New research demonstrates donor age strongly influences survival after stem cell transplant

Written by Freya Leask

International teams analyzed a range of donor characteristics but determined that the younger the donor, the higher the chance for patient survival.

In an international study led by the Centre for International Blood and Bone Marrow Transplant Research (CIBMTR; WI, USA), scientists have found that younger stem cell donors offer patients the greatest chance of survival. Previous studies suggested that donor characteristics including sex, ethnicity, blood type and previous pregnancies could all affect patient survival, making it difficult for transplant clinicians to rank donors where a patient has multiple HLA-matched donors. 

In the research, analysis was conducted on more than 10,000 unrelated donor stem cell transplants which took place between 1999 and 2014, where the donor and patient were HLA-matched. Surprisingly, they discovered that the only donor factor which could be reliably associated with patient survival in this cohort was age; the younger the donor, the more likely the patient was to survive. Building on previous studies, the relationship between donor age and patient survival was shown to be linear.

One factor that could contribute to this trend is that blood stem cells from older donors are more prone to inflammation, produce more myeloid cells and fewer lymphocytes, and are more likely to be affected by clonal hematopoiesis, a mutation of blood cells that can increase the risk of blood cancer and overall mortality. Moreover, there is some evidence that Graft versus Host Disease is more likely where a patient has an older donor, as their cells are more experienced in identifying foreign cells.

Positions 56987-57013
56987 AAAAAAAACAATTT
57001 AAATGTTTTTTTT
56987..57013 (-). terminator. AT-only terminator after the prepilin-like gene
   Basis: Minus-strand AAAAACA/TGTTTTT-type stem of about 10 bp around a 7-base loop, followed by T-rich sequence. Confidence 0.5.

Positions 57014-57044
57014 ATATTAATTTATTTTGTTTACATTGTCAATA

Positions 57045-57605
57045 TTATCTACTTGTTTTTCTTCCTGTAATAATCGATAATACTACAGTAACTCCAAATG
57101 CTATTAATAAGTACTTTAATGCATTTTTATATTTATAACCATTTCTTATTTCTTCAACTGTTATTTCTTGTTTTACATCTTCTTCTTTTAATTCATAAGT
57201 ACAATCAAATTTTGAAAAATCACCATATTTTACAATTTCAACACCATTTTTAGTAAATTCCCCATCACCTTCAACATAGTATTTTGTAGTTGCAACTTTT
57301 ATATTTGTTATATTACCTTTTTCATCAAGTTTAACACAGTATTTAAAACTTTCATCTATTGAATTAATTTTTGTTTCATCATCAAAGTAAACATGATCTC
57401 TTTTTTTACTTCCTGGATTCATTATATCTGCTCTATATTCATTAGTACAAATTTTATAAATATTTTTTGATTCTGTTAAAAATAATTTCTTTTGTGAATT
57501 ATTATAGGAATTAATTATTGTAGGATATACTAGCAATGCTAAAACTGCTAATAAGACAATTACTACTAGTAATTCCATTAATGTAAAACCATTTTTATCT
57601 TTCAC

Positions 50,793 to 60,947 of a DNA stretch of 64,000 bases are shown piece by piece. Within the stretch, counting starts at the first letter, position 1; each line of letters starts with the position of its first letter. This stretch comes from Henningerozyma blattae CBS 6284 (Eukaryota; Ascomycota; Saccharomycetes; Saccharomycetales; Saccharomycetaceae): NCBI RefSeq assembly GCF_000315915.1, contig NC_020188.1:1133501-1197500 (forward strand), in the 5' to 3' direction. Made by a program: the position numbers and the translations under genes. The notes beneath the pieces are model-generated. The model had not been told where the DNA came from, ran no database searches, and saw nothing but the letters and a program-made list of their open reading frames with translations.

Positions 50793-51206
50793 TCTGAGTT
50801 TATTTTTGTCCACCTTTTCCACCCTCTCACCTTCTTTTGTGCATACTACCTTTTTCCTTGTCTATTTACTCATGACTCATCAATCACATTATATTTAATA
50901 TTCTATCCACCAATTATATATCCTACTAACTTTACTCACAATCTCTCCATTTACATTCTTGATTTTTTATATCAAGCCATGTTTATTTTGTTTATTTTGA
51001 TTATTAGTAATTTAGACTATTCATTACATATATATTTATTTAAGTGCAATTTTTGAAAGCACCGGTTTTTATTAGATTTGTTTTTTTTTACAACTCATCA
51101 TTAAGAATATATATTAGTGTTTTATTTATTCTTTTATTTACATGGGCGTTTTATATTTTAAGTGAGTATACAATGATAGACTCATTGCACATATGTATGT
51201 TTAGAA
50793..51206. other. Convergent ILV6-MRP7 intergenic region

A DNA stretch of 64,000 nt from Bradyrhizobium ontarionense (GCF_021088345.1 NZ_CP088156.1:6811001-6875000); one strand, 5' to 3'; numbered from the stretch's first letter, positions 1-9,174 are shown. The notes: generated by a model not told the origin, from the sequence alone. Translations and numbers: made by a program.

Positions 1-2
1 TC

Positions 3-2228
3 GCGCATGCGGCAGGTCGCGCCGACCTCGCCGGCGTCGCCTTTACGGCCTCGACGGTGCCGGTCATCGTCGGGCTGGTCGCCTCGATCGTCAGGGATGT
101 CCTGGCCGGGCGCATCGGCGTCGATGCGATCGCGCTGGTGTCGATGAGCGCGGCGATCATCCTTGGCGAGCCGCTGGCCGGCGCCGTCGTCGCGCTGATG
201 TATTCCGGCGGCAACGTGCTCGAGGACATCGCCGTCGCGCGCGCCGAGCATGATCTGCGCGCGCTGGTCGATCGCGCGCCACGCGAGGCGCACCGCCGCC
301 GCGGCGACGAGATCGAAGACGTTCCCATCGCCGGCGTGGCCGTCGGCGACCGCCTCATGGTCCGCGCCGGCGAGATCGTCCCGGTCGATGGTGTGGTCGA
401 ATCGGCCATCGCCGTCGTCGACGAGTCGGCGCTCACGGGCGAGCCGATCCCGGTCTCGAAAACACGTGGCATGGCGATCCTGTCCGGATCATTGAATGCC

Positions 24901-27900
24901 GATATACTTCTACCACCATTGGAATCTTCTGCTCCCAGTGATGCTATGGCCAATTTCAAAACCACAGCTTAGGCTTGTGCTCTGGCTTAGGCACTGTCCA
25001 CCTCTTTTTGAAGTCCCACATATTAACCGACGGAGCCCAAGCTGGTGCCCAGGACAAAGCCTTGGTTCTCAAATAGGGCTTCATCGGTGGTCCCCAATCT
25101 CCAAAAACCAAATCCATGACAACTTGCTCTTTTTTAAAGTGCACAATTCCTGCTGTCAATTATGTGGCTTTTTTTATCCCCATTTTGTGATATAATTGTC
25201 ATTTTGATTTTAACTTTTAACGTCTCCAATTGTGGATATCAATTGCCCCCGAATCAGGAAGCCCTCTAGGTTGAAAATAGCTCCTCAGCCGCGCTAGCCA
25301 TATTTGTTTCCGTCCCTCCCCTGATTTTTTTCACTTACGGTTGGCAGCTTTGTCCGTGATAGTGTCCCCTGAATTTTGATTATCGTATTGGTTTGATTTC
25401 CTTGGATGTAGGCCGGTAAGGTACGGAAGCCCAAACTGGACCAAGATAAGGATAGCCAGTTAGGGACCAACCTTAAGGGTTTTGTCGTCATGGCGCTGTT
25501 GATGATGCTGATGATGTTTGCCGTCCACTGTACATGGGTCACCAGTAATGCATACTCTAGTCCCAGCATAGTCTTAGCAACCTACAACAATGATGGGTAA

Professor Steven Marsh, Director of Bioinformatics, Anthony Nolan Research Institute (London, UK) and co-author of the paper, commented: “These results are extremely significant for transplant clinicians who have patients with multiple HLA matches. We hope this will help clinicians feel more confident when selecting donors for their patients.

Professor Bronwen Shaw, Scientific Director of CIBMTR and lead author of the paper, explained: “This study allows clinicians to prioritize younger donors to maximize the chances of patient survival. While we know that other donor characteristics can influence the risk of the patient developing Graft versus Host disease or other complications, more research is needed to determine how important different donor factors are on outcomes other than patient survival.”

Source: Anthony Nolan press release